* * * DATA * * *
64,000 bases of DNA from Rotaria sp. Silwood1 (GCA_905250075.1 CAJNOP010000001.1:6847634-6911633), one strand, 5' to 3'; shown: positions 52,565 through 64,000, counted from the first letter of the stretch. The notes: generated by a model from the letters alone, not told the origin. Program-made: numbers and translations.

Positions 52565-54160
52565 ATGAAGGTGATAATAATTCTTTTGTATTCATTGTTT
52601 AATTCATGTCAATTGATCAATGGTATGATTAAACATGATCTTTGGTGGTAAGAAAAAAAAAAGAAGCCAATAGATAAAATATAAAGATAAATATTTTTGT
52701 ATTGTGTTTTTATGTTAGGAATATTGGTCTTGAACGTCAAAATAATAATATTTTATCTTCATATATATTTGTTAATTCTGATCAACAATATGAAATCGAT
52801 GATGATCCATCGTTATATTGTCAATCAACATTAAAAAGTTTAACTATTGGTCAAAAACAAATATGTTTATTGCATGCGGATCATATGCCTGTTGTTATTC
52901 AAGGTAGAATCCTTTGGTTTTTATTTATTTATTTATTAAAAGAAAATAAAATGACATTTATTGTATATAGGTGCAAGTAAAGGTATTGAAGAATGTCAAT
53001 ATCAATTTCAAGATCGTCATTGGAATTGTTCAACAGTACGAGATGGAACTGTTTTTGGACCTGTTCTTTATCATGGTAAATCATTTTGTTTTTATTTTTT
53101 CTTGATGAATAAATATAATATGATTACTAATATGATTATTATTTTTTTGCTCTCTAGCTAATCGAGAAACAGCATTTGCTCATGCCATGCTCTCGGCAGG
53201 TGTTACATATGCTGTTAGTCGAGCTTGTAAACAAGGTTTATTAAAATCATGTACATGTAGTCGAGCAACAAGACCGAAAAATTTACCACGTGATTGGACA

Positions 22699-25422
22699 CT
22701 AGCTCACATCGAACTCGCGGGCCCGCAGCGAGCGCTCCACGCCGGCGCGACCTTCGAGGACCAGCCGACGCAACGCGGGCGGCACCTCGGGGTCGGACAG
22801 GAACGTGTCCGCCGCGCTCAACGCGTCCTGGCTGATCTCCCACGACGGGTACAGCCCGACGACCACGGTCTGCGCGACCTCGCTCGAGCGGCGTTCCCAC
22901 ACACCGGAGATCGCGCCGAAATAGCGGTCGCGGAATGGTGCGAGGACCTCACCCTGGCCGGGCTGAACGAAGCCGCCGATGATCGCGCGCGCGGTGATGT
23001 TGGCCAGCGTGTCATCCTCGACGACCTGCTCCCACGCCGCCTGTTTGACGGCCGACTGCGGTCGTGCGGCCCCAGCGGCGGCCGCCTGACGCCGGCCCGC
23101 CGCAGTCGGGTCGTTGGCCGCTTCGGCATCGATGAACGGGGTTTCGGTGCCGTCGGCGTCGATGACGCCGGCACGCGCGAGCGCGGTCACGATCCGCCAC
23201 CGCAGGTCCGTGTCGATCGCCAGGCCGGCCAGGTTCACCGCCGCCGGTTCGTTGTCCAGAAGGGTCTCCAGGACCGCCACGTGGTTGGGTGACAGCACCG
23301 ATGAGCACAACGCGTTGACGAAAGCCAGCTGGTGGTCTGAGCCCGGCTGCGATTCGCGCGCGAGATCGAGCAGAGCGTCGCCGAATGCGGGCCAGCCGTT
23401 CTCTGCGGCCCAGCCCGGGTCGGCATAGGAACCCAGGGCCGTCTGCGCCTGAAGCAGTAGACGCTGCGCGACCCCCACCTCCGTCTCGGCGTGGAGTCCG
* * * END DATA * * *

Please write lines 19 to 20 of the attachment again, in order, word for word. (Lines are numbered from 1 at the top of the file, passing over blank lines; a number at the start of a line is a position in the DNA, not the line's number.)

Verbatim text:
23301 ATGAGCACAACGCGTTGACGAAAGCCAGCTGGTGGTCTGAGCCCGGCTGCGATTCGCGCGCGAGATCGAGCAGAGCGTCGCCGAATGCGGGCCAGCCGTT
23401 CTCTGCGGCCCAGCCCGGGTCGGCATAGGAACCCAGGGCCGTCTGCGCCTGAAGCAGTAGACGCTGCGCGACCCCCACCTCCGTCTCGGCGTGGAGTCCG